In Baltimore, the Baltimore Sun has opposed any sort of state funding for state mandated education expenses (secular studies, books, transportation), claiming that it would take money away from the public schools (even the financially strapped Baltimore City public schools are funded at the national average per student). But what gets me is that not a word is said about state funding for Maryland's College of Notre Dame (for example). Why is that allowed?

11:10 AM  
Blogger Rebecca said...

What disturbs me about the proposal is that it is giving tax relief only to the parents - what about property tax payers without children? I pay over $2,000 per year on property taxes (on a house assessed at $137,000) and the only tax relief I get is from the STAR program. I believe in supporting the public schools, but I have to say this seems unfair to me, that only certain people should get a tax credit.

11:37 AM  
Blogger Ezzie said...

I agree with the post, but I think that the last line at Silver is unfounded. Has he done anything to show that he used to agree with the school choice people? Why do you say he's 'bending over backwards' to show impartiality? Maybe he simply disagrees with the credit.

2:05 PM  
Blogger orthomom said...

I believe in supporting the public schools, but I have to say this seems unfair to me, that only certain people should get a tax credit.

Rebecca, I hear your frustration, but there are all sorts of tax credits and loopholes for people in different circumstances. People need to qualify to receive them. This proposal is set aside solely to help parents with their children's education. I don't at all see that at as exclusionary, but more as filling a need.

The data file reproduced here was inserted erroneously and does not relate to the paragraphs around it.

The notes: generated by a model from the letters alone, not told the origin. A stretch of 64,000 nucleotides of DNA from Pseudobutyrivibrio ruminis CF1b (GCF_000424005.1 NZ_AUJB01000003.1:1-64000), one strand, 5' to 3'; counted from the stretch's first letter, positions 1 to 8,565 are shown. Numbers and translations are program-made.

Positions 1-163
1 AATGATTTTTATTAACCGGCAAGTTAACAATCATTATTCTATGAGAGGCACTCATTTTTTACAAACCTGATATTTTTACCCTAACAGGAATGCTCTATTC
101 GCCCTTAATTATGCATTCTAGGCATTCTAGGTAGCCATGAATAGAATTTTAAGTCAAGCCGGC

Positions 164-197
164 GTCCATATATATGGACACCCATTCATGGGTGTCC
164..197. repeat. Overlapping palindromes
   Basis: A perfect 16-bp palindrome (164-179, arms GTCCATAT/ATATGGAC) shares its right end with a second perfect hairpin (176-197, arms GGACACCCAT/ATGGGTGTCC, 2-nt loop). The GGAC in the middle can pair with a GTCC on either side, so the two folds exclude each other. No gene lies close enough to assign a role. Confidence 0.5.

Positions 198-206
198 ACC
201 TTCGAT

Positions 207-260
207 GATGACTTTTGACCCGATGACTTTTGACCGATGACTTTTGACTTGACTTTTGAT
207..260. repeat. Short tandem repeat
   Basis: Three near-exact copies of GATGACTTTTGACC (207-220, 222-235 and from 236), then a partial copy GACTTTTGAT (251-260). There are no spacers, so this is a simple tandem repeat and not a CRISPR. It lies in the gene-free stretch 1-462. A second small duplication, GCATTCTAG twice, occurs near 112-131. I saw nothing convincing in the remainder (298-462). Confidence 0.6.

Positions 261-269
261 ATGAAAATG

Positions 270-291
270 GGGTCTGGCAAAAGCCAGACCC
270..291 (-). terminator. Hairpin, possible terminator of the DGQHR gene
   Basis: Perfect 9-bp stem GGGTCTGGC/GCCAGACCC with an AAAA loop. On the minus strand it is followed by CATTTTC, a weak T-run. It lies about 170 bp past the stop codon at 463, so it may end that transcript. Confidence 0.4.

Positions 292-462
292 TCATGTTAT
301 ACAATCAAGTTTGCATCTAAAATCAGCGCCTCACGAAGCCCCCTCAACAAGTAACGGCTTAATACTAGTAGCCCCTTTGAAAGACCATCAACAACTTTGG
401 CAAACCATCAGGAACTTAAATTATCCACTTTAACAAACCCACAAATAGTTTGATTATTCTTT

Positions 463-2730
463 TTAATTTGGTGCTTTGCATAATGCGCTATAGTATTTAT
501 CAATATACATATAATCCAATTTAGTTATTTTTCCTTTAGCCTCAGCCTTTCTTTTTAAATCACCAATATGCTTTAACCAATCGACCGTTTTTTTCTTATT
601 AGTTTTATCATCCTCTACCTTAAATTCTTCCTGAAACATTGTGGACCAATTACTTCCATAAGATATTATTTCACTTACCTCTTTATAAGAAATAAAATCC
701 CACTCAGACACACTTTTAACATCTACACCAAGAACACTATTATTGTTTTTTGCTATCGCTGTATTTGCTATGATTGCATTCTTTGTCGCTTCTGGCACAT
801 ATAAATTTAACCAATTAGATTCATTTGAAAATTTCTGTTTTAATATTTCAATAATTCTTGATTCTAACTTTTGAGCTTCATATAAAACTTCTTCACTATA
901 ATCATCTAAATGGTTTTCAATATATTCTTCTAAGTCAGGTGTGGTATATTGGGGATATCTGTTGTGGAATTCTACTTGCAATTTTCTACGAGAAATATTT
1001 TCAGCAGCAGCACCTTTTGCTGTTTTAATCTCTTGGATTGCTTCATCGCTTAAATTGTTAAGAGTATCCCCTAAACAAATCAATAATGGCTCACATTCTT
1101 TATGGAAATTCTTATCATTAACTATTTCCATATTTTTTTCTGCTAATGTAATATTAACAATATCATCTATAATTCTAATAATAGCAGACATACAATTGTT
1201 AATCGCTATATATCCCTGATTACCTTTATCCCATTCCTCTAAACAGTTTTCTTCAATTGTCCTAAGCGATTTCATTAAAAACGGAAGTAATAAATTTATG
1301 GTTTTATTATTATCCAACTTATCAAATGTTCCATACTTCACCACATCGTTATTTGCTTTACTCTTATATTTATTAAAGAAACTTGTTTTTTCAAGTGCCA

2:30 PM  
Anonymous Anonymous said...

Ezzie, our host OM is too polite to say what everyone who knows anything about NY politics already knows: Shelly does NOT look out to help the Orthodox community. Never has, never did. And to Sam, who said that Shelly helps Orthos by giving money to rebuild shuls, it costs a hell of a lot less to rebuild shuls (in his neighborhood, I must add) than it does to help struggling parents.

2:33 PM  
Blogger SephardiLady said...

This is a real shame. One must wonder if the private school students must enroll in public school in mass and overwhelm the public school system to get any funding? I heard that this is how the Catholic schools in Philly retained their bussing when it was being cut from the budget in the 1970's.

What a shame that this item was not included in the budget.

Rebecca: You do receive a benefit from paying property tax. You get to itemize that property tax, along with your mortgage interest and charitable deductions on your tax form.

The government needs to provide tax breaks to parents and may even find with plummeting birth rates that they need to provide even better benefits. I had no problem with tax benefits for parents when I was single and hope I will not have such issues when I am an empty nester.

Parents need to be able to make good choices for their children. One of the saddest things is just how much parents pay in tax. After WWII the effective tax rate for families was something like 2% at the federal level. Now, it is much, much higher and it has stripped many mothers of the ability to make the choice to stay home. The most sad thing is that homemakers do not receive the tax breaks that working mothers do.

I saw this tax credit for all parents (public and private) as a step in the right direction. I'm sorry to see that it is not included in the budget.

6:45 PM  
Anonymous Anonymous said...

If you cant afford private school send them to public school where the education is free!

3:32 PM  
Blogger DovBear said...

I agree with Ezzie that the dig at Shelly seems completely unfounded. Silver's first obligation is to his district, not to the Orthodox Jews. He is not the larger Jewish community's personal ambassador, but a representative of the people who elected him.